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Curbelo Discusses Republican Climate Resolution on CBS This Morning

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Washington, D.C., March 19, 2017 | Joanna Rodriguez (202-225-2778) | comments
“In South Florida we have chronic flooding in areas like Miami Beach and the Florida Keys… The Everglades are critical for South Florida. That’s where our water supply is... So these are local issues, but the issue of climate change and protecting the environment is a national and international issue, and Republicans and Democrats should work together toward some consensus solutions.”
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Earlier today, Representative Carlos Curbelo (FL-26) appeared on CBS This Morning to discuss the Republican Climate Resolution and his efforts to build consensus for market-based solutions to mitigate the effects of climate change. Curbelo highlighted the real-life impacts climate change is having on South Florida and the Everglades, and once again reiterated his disapproval of Environmental Protection Agency (EPA) Administrator Scott Pruitt’s comments earlier this month questioning carbon dioxide emissions’ impact on climate change.
  
A full transcript of the exchange is available below. A video is available here, and a broadcast quality video to download is available here.

Curbelo Discusses Republican Climate Resolution on CBS This Morning
Washington, D.C
March 18, 2017 
https://youtu.be/kjA4wXRUpJg

 
Alex Wagner: “So Congressman, this resolution calls for ‘conservative environmental stewardship and economically viable solutions. What specifically do you mean by that?”

Representative Carlos Curbelo: “Well, the first thing we’re trying to do is take some of the politics out of this climate change issue. For about 15, 20 years, this issue has been hyper-politicized. There’s a lot of polarization. A lot of Republicans just assume that they are supposed to ignore this issue, well that’s not the case. We know all the science is in, all the facts are in, and we know that parts of our country, like South Florida, are already experiencing some of the effects of climate change. So what we want to do is come together, have a sincere dialogue, a productive dialogue, and put forward some solutions that will promote clean energy, help reduce carbon emissions, and protect the environment that we all depend on.”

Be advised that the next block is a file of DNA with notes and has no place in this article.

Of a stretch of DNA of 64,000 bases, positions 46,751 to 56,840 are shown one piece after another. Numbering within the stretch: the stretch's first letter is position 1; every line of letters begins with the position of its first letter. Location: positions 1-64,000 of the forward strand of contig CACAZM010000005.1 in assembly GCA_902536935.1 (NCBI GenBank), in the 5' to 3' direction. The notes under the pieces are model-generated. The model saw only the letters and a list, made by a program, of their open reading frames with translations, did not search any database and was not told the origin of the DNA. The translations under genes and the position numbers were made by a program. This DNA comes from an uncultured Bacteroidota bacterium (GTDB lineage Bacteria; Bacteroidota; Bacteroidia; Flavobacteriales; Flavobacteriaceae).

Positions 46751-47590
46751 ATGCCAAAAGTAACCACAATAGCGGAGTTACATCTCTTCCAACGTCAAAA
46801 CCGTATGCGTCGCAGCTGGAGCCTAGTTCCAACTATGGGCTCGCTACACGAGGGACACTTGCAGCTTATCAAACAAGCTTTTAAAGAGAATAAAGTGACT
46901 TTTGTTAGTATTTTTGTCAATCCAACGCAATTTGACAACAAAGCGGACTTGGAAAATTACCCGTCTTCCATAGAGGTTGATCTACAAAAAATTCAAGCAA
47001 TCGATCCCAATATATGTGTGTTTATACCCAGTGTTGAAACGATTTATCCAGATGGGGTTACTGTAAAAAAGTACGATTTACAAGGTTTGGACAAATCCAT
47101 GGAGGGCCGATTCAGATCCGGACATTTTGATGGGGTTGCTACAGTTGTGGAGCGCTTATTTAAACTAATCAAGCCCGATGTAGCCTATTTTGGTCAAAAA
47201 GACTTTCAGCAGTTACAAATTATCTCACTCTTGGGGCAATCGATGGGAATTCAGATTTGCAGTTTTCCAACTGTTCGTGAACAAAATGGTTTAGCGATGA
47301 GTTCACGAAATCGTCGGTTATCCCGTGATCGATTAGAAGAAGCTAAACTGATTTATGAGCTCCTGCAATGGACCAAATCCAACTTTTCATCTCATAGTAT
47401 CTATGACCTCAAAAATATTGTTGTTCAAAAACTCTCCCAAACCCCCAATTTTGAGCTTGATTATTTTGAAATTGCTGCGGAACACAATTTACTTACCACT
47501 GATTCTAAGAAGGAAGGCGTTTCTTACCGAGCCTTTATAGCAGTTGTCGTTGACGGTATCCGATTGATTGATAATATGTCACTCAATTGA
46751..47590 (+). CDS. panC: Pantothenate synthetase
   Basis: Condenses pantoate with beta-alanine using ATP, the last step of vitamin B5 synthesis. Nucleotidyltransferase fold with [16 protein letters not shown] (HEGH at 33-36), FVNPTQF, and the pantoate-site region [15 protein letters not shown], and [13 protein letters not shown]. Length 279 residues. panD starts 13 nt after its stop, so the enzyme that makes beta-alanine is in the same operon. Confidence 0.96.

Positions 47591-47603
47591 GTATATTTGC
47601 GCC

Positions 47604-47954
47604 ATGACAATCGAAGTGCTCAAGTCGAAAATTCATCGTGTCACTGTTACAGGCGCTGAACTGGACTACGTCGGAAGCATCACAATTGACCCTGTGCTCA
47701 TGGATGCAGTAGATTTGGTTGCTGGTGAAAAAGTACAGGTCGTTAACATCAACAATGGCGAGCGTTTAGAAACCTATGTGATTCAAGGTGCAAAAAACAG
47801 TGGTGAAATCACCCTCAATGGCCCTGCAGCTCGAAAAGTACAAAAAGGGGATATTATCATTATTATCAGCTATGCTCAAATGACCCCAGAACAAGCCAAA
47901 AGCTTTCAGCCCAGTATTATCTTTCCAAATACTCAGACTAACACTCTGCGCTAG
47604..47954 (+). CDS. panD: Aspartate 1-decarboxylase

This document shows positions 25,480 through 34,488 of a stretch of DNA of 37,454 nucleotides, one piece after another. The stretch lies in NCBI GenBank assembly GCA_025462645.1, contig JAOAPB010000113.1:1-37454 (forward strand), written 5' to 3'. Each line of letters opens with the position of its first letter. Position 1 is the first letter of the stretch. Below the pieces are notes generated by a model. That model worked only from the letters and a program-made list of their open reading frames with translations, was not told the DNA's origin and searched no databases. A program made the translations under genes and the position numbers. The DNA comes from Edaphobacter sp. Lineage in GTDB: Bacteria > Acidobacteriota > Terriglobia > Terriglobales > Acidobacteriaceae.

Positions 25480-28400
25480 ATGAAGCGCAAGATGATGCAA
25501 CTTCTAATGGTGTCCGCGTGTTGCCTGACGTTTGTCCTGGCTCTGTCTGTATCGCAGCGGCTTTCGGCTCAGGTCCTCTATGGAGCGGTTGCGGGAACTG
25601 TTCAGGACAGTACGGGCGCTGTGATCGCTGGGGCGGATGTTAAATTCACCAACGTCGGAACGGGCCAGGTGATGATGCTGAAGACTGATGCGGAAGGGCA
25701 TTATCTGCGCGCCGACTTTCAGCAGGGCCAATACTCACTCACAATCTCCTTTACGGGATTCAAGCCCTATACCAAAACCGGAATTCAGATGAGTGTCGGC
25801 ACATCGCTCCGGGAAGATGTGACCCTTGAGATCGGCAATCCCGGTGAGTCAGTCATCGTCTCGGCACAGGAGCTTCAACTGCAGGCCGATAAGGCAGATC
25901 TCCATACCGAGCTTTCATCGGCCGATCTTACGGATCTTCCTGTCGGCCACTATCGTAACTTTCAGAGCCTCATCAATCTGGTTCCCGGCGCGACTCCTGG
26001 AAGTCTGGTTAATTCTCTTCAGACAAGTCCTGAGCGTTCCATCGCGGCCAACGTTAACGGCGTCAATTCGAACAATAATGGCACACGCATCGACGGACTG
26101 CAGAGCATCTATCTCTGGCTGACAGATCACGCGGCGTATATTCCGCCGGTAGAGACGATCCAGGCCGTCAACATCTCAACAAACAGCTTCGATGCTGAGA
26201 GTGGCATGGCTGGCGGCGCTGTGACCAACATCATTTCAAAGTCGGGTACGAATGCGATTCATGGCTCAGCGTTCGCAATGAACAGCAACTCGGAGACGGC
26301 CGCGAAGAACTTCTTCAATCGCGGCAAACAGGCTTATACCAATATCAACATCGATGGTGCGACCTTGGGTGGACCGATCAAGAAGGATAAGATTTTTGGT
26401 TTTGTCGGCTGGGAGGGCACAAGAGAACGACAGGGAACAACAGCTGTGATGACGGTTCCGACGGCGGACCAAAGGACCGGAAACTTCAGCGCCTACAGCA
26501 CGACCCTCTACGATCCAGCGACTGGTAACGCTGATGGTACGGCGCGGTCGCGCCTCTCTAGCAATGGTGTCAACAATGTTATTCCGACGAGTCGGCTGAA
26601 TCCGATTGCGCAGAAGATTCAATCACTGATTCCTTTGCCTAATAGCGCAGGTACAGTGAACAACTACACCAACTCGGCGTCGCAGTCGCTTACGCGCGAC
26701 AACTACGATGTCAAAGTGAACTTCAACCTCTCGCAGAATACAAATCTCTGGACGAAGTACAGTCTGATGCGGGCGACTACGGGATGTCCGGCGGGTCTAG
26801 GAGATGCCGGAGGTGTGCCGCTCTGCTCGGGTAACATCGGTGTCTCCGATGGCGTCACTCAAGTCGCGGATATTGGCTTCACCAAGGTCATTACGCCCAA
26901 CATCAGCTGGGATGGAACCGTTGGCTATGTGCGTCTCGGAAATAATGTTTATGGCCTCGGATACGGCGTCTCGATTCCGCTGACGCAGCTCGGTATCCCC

Anthony Mason: “Congressman, your district includes the Florida Keys as well as the Everglades, was that a factor in your support of this?”
 
Curbelo: “Absolutely. In South Florida we have chronic flooding in areas like Miami Beach and the Florida Keys. Just because its high tide we get flooding. We know that sea levels are rising, we know that carbon emissions are a major contributor to this issue, and you also mentioned the Everglades. The Everglades are critical for South Florida. That’s where our water supply is. So if we continue seeing salt water intrusion into the Everglades, it’s eventually going to put our drinking water supply at risk. So these are local issues, but the issue of climate change and protecting the environment is a national and international issue, and Republicans and Democrats should work together toward some consensus solutions.”
 
Wagner: “Congressman, that position would seem to put you at odds with the White House. Scott Pruitt, the EPA Administrator, said he does not believe that carbon dioxide emissions are a major factor in climate change. This White House, President Trump, has called on a review of vehicle fuel efficiency standards. Is that satisfactory to you? Are you happy with that direction?”
 
Curbelo: “Well, last week I called out Mr. Pruitt for saying some comments that I thought were irresponsible and reckless. No one should be questioning the fact that all the evidence, all the science, points to climate change as a result of carbon emissions. So we have to agree on the facts. We have to agree on the science, and we’re going to hold this Administration, any Administration accountable on this issue.
 
“Now, having said that, we know there are people on the President’s cabinet, close advisors to the President who understand that this is a real issue that requires leadership here in the Congress and also in the White House, so we look forward to building those relationships to work with them to get some good results.”
 
Wagner: “You’ve gotten a signal from inside the White House that you have allies on combating climate change and an acknowledgement that the science behind climate change is real?”
 
Curbelo: “There are people on the Cabinet who are on the record. Secretary Mattis has called climate change a threat to our national security. Secretary Tillerson in his former capacity talked about climate change. And we know people very close to the President, even in his own family, consider this an important issue that requires attention. So we want to work with them. We want to find a healthy middle-ground. We want to promote responsible environmental policy that also contributes to economic growth and American innovation. There’s a healthy middle-ground, and that’s what these 17 Republicans here on the Hill are trying to find, and we’re willing to work with Republicans, Democrats, anyone who is willing to come to the table.”

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